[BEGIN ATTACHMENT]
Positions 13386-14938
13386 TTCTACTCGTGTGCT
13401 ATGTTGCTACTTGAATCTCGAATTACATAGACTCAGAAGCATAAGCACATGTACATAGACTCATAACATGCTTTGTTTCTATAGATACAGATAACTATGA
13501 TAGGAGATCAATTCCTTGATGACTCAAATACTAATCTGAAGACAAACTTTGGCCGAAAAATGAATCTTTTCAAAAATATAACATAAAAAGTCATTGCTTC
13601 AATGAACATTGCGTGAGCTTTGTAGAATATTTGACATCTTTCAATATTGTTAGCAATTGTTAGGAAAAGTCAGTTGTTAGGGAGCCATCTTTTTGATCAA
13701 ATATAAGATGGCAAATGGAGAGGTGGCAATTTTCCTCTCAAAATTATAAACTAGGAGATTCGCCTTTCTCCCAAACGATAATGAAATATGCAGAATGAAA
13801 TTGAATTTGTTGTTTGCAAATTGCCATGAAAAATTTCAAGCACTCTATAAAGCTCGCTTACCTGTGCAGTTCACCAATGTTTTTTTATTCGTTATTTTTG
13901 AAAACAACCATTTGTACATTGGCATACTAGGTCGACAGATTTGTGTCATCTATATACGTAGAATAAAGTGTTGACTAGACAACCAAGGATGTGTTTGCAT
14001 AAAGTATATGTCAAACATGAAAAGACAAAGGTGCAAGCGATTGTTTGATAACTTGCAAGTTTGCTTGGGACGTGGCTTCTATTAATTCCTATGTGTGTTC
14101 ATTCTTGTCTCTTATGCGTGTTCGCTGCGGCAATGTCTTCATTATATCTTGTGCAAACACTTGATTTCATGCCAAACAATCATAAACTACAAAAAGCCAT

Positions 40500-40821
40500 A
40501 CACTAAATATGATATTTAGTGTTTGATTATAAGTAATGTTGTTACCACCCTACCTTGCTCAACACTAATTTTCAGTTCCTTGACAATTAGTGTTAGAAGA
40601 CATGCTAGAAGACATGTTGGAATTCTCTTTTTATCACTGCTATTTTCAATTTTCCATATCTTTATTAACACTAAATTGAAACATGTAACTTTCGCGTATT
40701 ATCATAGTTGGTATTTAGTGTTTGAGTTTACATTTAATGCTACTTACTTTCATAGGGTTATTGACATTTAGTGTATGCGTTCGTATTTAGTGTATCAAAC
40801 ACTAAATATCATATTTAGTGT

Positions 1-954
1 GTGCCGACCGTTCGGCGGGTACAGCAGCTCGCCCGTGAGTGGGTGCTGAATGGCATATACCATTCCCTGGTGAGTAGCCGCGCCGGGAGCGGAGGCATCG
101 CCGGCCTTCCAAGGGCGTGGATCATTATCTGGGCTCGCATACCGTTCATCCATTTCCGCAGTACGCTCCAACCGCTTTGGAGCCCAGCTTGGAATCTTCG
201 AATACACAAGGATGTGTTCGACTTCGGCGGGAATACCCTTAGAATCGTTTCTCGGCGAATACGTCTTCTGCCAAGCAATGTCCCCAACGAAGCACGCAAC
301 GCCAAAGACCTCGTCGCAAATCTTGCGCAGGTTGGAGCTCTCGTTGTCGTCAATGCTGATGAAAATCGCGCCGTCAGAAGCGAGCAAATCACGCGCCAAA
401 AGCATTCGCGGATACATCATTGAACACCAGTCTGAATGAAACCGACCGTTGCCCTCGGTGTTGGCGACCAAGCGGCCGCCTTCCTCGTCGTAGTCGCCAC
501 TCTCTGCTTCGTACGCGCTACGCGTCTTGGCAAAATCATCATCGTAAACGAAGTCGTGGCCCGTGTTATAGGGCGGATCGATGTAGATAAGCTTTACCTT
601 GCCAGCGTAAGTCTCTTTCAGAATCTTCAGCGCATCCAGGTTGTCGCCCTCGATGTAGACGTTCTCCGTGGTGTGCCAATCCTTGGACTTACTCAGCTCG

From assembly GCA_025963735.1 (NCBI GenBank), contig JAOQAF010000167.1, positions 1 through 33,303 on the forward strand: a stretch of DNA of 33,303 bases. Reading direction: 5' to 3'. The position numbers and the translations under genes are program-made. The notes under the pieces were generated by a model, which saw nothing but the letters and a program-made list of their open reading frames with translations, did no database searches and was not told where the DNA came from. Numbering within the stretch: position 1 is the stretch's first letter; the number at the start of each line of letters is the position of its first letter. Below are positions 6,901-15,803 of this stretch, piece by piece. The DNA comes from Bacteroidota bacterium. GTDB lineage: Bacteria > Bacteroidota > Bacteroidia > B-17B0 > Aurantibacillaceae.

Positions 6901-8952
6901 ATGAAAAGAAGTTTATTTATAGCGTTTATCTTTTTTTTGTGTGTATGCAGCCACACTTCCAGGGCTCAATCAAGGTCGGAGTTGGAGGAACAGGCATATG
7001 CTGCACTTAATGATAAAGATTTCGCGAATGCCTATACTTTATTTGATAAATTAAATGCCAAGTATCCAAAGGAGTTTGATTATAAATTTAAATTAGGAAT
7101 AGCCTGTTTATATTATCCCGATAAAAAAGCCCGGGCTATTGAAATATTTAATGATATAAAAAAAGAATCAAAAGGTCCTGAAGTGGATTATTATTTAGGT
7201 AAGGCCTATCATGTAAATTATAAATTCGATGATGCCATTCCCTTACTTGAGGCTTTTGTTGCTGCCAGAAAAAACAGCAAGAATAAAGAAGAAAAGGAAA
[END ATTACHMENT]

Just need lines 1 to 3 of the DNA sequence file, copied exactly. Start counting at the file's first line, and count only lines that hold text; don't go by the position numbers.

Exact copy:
Positions 13386-14938
13386 TTCTACTCGTGTGCT
13401 ATGTTGCTACTTGAATCTCGAATTACATAGACTCAGAAGCATAAGCACATGTACATAGACTCATAACATGCTTTGTTTCTATAGATACAGATAACTATGA